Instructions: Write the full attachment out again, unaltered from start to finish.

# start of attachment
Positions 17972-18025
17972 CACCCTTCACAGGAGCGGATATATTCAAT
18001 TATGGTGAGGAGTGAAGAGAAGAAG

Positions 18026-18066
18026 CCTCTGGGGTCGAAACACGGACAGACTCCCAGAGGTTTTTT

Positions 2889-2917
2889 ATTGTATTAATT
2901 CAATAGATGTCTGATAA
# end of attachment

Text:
Positions 17972-18025
17972 CACCCTTCACAGGAGCGGATATATTCAAT
18001 TATGGTGAGGAGTGAAGAGAAGAAG

Positions 18026-18066
18026 CCTCTGGGGTCGAAACACGGACAGACTCCCAGAGGTTTTTT

Positions 2889-2917
2889 ATTGTATTAATT
2901 CAATAGATGTCTGATAA